In Ms Sandra Barresi v Harris Scarfe Pty Ltd T/A Harris Scarfe  FWC 3293, the Fair Work Commission has upheld an employer’s decision to reject an employee’s application to take leave during the company’s busiest trading period.
Section 88 of the Fair Work Act requires employers to not unreasonably refuse annual leave requests.
Ms Sandra Barresi (the employee) requested leave for a Gold Coast holiday from 22 to 30 December to celebrate her and her daughters birthdays. She told the company it was the only time that her husband could get off work. Her employer, Harris Scarfe Pty Ltd, had a “blackout period” for leave as it was the company’s busiest trading period for the year.
Upon escalation, the company’s people manager explained that that the draft roster for the Christmas/New Year period required employees to work almost double their normal hours, and that, even if the company hired more casuals, it needed experienced workers on the sales floor.
The SDA (union) applied to the Commission on the worker’s behalf to resolve the leave issue under the dispute settlement procedure in the company’s agreement.
The matter was unable to reach a resolution at conciliation and so it proceeded to arbitration before Commissioner Tim Lee. During arbitration, Harris Scarfe explained its business reasons for declining the request, including that:
- it hired 56 Christmas casuals to work on the registers at the Gepps Cross store, where the worker is employed;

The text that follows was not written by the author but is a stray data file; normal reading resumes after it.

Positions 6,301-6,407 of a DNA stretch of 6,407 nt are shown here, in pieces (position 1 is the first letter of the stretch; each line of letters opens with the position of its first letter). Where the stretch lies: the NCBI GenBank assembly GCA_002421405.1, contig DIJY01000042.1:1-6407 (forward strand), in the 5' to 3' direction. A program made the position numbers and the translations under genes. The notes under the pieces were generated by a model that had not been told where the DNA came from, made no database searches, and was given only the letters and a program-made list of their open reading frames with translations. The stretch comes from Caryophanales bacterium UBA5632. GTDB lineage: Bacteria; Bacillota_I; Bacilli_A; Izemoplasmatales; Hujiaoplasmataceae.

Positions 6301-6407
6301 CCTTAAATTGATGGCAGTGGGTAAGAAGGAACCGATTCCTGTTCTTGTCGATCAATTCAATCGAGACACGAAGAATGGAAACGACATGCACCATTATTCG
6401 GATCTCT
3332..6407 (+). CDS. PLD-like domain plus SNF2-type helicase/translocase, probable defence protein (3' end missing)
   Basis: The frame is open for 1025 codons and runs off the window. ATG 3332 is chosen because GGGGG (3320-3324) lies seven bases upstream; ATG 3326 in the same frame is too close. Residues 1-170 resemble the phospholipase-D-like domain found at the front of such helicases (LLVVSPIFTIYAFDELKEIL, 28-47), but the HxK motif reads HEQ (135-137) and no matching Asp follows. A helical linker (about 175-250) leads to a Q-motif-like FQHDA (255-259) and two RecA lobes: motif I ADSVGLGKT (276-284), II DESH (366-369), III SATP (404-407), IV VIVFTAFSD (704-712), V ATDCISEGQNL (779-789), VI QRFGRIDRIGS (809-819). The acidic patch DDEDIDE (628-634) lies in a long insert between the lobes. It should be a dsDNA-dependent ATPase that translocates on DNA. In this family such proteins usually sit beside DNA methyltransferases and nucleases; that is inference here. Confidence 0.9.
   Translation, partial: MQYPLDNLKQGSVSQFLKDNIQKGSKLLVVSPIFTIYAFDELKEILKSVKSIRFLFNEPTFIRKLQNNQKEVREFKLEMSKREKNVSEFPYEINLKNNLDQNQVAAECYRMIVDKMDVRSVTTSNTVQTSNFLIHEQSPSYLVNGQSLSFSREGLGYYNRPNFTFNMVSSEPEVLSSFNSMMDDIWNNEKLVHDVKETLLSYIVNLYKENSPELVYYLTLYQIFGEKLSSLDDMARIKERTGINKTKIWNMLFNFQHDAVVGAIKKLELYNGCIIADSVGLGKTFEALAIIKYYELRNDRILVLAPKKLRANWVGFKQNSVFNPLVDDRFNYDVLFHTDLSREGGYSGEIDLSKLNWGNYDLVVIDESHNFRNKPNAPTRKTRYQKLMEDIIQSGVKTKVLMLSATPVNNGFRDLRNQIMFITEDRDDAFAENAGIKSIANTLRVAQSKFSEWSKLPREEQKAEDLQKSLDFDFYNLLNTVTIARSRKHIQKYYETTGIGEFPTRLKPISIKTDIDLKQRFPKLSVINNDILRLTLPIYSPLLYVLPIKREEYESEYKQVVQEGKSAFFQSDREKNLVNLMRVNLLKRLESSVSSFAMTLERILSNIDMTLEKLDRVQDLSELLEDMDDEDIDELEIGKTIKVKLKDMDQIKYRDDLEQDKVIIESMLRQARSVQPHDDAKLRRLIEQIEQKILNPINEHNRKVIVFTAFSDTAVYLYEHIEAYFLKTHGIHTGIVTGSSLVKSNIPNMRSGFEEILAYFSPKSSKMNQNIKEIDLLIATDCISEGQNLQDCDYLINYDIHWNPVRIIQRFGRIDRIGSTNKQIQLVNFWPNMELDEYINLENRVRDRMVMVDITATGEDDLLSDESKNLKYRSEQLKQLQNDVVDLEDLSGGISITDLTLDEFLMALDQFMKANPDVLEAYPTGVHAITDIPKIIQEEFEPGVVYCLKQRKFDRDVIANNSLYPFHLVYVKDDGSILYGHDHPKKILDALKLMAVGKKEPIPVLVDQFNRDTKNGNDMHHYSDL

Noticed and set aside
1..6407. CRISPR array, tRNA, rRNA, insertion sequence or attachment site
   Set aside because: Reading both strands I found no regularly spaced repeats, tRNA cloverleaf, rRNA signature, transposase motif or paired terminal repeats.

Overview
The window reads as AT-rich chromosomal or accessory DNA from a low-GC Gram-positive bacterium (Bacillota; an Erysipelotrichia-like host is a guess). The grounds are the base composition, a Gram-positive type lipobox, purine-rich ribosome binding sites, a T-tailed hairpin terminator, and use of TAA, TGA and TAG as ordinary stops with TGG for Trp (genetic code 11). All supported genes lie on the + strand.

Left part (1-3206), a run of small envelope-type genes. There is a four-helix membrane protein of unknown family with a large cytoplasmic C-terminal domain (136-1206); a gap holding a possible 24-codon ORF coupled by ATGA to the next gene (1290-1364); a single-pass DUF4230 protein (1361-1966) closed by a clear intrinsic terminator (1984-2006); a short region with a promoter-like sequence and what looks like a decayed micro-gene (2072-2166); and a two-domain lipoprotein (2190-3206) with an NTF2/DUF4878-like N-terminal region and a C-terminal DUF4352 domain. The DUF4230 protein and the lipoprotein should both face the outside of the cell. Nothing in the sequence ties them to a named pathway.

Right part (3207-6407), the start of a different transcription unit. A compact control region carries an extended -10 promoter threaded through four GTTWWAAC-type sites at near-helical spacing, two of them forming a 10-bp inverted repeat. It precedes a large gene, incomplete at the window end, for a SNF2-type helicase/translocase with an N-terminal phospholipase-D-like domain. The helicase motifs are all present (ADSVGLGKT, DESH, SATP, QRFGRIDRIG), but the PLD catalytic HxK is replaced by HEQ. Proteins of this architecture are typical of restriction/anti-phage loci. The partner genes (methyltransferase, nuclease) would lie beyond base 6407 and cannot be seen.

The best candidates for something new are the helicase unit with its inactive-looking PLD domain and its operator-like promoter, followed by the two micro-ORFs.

- The normal roster at Gepps Cross involves 243 “base” hours a week but the planned roster for the Christmas and New Year period increases to 400 hours a week;
- At the time of the application to the Commission, they didn’t have enough employees to cover the roster over the Christmas period and argued that even if it hired more casuals, it still needed their permanent employees to work their existing hours and preferably some additional hours.
Commissioner Lee upheld Harris Scarfe’s refusal and stated that “a decision to refuse a request for annual leave which is based upon genuine, sound business reasons would not usually be held to be unreasonable”.
Commissioner Lee accepted the employer’s argument that it needed experienced employees to work their base hours on the sales floor, while the casuals worked on the registers.
He found the worker’s reasons for taking leave not “significant” enough to make the employer’s refusal unreasonable.
Learnings for Employers
Key learnings to be taken by employers from this include:
- Ensure your Leave policies are clear on any guidelines and limitations on taking of leave and reasons for this
- Always consider and discuss any leave applications with employees even where they fall outside of the policy guidelines (showing a willingness to consider and negotiate is viewed favourably by Fair Work)
- Capture any discussions and decisions in writing in case they are challenged in future!
If you need assistance in Leave or any HR policies in your workplace, please contact our team of consultants for assistance.